Former President George W. Bush, who has remained on the sidelines during the bruising Republican nomination fight, said Tuesday he would be supporting Mitt Romney's bid for the White House.

"I'm for Mitt Romney," Bush told ABC News this morning as the doors of the elevator he was riding closed. 


The former president was in Washington Tuesday to give a speech on foreign policy.

Bush's support is mostly a formality at this point; Romney is the presumptive Republican Party nominee. Ron Paul, the only other candidate not to formally suspend his bid, said Monday he would no longer be on the campaign trail. Bush's parents, former President George H.W. Bush and first lady Barbara Bush, also have endorsed Romney.

But the remarks are an important symbolic tie between the last Republican president to hold the Oval Office and the man who aspires to do so. Democrats will likely pounce on the endorsement to tie Romney to Bush and his policies; the former president continues to receive the lion's share of blame from voters for the poor economy, according to polls.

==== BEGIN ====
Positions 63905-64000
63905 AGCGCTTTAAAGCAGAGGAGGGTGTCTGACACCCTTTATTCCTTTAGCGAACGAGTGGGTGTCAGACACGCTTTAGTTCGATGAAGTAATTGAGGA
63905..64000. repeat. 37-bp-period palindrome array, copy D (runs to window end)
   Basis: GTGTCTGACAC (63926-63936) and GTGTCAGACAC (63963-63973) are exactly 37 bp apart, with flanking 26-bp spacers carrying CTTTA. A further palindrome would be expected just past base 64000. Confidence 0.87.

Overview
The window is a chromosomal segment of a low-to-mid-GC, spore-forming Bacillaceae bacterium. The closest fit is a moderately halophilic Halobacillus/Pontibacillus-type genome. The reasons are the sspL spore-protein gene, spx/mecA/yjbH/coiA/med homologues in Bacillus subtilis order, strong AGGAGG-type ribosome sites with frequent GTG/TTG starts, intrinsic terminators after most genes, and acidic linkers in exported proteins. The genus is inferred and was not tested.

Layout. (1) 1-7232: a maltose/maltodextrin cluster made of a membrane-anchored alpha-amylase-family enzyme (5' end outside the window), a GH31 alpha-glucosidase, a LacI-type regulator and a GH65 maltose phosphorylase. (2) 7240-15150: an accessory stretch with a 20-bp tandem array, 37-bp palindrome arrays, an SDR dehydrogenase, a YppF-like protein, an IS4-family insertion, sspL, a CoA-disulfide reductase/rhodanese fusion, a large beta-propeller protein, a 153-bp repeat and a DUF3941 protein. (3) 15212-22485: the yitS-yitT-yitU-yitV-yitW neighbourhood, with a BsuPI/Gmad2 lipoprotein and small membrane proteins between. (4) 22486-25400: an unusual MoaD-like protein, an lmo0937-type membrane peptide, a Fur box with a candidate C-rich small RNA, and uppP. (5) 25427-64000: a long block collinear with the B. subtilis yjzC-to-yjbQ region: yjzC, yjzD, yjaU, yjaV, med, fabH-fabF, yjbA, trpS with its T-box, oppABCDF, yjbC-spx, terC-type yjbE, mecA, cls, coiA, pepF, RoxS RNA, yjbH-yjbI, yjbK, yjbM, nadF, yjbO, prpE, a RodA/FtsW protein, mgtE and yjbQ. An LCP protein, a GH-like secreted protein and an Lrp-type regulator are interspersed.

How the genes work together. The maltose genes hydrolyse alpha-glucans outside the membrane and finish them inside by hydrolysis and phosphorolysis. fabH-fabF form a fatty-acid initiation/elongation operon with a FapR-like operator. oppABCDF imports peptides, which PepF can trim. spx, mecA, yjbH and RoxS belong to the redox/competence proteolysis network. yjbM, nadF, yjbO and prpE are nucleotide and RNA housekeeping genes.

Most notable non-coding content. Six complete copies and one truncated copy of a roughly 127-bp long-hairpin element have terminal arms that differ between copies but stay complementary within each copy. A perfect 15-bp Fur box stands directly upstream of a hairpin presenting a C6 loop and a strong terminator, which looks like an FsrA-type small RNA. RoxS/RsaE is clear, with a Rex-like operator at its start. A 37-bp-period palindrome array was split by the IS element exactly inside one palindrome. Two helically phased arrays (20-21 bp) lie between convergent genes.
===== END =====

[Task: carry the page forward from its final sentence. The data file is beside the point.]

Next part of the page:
President Obama has repeatedly referenced the Bush administration while campaigning against conservative economic principles.

“We tried this for eight years before I took office — we tried it,” Obama said to a crowd at a Florida college last month. “It’s not like we didn’t try it.”

But it's possible Bush's endorsement could boost fundraising among party loyalists. Democrats have leaned on President Clinton throughout the campaign, with the former commander in chief appearing in ads and at high-profile fundraisers.